If you stay with it, more double meanings, puns and plays on words drip from that name, enough to shame De Klerk, who should know better. Many of us lived through that era, and this will resonate. For others, it provides the contrasting components of a successful plot. A large part of the book takes place in Africa, first in the unlikely terrestrial zone of the Karoo, then in a Navy training base in Yzerfontein, and later in the tropical climes of Mozambique.


SHE DOWN THERE: Queen of the sea creatures, custodian of the underworld, she feels everything.

On the farm, Afrikaner - the child of a farm labourer - has an adolescently lustful crush on the white daughter of his dad's boss. In a sudden eruption of desire - the sight of his love arriving on the farm in her dad's bakkie has made his knees go weak - he is sent tumbling from a windpomp scaffolding.

He plunges into the dim depths of the reservoir. Stunned by a crack to the head, he is half a breath away from drowning. In this fate-induced dream state, he is fired into the murky minutiae of a revelatory underwater world of wriggling creatures and cosmic epiphanies. His course is set.

Years later, in a clever and ironic segue into our dark and chequered history, he finds himself the first coloured diver in the Apartheid navy as he trains in the kelp off South Africa’s West Coast, earning begrudged respect from the macho "manne" who are his peers. This culminates in a covert military mission to Maputo to blow up ANC safe houses, which is based on actual events.

Boom! Stage set.

Fast forward seven years to a (slightly) more enlightened time in Mozambique, where our (former) Navy diver resides in exile, "languishing as a divemaster in the sleepy coastal town of Tofo. But the shark-fin trade is threatening the only thing that keeps him going. So he too must rise to his calling".


DIVER DOWN: Much of the narrative takes place in the briny depths beneath the surface.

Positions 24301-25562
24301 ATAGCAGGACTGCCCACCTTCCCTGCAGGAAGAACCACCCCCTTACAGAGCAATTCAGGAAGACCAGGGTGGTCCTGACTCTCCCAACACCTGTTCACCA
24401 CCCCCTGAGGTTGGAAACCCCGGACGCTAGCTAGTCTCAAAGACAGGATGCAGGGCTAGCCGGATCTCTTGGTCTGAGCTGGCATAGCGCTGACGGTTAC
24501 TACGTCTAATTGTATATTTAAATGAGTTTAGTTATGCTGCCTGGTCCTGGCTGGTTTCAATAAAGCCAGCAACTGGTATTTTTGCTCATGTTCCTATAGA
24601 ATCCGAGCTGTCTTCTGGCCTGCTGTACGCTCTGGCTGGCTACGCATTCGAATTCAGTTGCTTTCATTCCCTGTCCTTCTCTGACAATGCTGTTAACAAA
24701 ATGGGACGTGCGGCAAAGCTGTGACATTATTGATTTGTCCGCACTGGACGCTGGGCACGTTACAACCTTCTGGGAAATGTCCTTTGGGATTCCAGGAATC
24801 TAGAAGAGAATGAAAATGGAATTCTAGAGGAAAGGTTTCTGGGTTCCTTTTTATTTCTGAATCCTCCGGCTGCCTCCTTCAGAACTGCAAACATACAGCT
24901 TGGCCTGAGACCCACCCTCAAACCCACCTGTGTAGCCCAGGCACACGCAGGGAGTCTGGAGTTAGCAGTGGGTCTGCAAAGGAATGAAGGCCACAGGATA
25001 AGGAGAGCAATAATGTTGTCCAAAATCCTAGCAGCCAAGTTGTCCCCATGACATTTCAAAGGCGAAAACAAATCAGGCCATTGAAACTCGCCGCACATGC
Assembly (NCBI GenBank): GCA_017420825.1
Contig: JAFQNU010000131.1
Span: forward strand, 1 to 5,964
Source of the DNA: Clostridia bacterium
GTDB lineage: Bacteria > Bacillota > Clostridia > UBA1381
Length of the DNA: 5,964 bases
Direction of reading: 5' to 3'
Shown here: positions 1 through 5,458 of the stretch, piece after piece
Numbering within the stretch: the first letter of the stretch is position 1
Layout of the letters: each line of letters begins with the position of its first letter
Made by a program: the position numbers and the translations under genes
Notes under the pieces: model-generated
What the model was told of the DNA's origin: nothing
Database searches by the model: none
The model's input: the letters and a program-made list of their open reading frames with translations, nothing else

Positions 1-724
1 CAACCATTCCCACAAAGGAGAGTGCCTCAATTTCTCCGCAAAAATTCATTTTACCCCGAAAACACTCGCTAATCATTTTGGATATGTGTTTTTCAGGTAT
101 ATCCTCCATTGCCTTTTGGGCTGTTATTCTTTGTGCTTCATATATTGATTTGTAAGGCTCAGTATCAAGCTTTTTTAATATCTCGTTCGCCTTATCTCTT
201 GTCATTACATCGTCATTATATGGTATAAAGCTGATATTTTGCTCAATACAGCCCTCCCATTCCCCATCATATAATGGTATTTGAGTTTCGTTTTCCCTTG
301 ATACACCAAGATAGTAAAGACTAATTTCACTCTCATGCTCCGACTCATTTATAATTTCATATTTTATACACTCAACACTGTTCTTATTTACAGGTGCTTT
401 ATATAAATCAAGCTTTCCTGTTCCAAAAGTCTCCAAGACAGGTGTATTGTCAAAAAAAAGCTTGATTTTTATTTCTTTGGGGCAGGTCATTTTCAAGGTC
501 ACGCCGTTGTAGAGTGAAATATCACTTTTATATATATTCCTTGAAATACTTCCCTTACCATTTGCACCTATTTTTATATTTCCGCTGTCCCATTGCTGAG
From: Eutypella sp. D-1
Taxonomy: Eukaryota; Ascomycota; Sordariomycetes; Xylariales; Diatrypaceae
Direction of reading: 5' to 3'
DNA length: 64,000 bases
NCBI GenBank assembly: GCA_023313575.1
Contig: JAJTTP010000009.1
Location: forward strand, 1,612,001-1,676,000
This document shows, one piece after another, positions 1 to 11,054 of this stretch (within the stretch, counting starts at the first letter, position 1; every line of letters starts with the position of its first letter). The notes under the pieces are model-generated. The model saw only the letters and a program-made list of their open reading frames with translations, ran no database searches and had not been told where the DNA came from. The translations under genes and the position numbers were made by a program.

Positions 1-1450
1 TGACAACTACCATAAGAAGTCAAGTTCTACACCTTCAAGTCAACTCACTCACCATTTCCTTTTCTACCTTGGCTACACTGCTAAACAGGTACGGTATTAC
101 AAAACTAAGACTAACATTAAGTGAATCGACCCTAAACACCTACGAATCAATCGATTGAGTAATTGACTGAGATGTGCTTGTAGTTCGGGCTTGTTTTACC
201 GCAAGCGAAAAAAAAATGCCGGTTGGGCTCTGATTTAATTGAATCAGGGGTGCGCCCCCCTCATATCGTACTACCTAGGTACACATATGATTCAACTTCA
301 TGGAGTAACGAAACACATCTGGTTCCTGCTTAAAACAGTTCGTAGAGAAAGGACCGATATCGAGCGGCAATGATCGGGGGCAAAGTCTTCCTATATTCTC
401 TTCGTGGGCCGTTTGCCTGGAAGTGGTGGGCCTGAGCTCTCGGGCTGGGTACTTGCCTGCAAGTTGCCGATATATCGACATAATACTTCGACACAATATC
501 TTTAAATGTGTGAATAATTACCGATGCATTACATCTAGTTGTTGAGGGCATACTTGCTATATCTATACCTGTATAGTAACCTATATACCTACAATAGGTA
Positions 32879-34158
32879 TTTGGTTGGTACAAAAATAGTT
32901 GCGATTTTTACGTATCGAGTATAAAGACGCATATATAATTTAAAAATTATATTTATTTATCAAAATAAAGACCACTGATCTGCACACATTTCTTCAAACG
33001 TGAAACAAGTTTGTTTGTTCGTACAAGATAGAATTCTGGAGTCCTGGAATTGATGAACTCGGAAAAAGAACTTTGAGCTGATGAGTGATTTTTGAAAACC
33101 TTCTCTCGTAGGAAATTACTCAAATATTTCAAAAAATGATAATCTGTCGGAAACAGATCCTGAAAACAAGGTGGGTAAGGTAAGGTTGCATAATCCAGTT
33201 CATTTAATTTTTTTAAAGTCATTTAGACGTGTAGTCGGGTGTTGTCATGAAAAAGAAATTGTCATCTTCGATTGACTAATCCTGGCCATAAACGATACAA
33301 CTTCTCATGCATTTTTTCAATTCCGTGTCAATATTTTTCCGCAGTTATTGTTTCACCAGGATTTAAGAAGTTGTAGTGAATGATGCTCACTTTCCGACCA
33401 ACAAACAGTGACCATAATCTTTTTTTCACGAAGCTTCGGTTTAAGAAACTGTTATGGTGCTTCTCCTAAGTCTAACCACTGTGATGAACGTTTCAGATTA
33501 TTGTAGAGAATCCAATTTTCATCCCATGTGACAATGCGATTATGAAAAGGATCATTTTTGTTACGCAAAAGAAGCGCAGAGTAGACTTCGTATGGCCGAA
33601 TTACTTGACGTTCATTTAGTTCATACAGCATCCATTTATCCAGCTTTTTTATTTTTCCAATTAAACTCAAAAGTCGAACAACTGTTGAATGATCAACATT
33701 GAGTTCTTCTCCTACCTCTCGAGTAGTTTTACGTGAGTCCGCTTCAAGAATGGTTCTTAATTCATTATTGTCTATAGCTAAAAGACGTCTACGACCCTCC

This calling of course is shared with the beautiful Claire Lutrísque, and you find yourself waiting in suspense for when and if their "shared love of the ocean” will bring “these kindred spirits together".

She Down There is a love song to the ocean and her animals. But the story is also a funeral eulogy. There is pain and suffering in the loss that Sedna has borne so relentlessly since the spread of the human pestilence that sickened our skies and poisoned our water. Among the many possible extinctions to choose from, Burger goes with that of the Steller's sea cow: the placid ancestor of the grass grazing, undersea herbivores the dugong and the manatee.

She rests on the reef that never sleeps and listens to the gentle splattering of rain on the silver ceiling aboveWithin 27 years of its discovery by German naturalist Georg Wilhelm Steller in 1741, the slow-moving mammal (it grew to nine metres, and weighed up to 10 tons) had been hunted to extinction for its meat, blubber and skin. Near the beginning of the book, after the last of these peaceful creatures has been extinguished by human hunters, and after the tortured anguish Sedna suffers on behalf of all creatures, life slowly resumes beneath the surface of the sea: "The shock waves thud through her chest when the storm swells reverberate back off the cliffs. Then, when it is calm, she rests on the reef that never sleeps and listens to the gentle splattering of rain on the silver ceiling above. And the sound of a million pebbles shifted by the receding surge, the gentle conkle-conkle on the shore, infuses her everlasting sigh. The same sigh that speaks to the hearts of all humans on all shores, without them knowing why."

There is redemption here. It lies in the collective spirit that bonds us together. We must find the thread. That is the only way we can save Sedna and her sea.

Buy the book, here.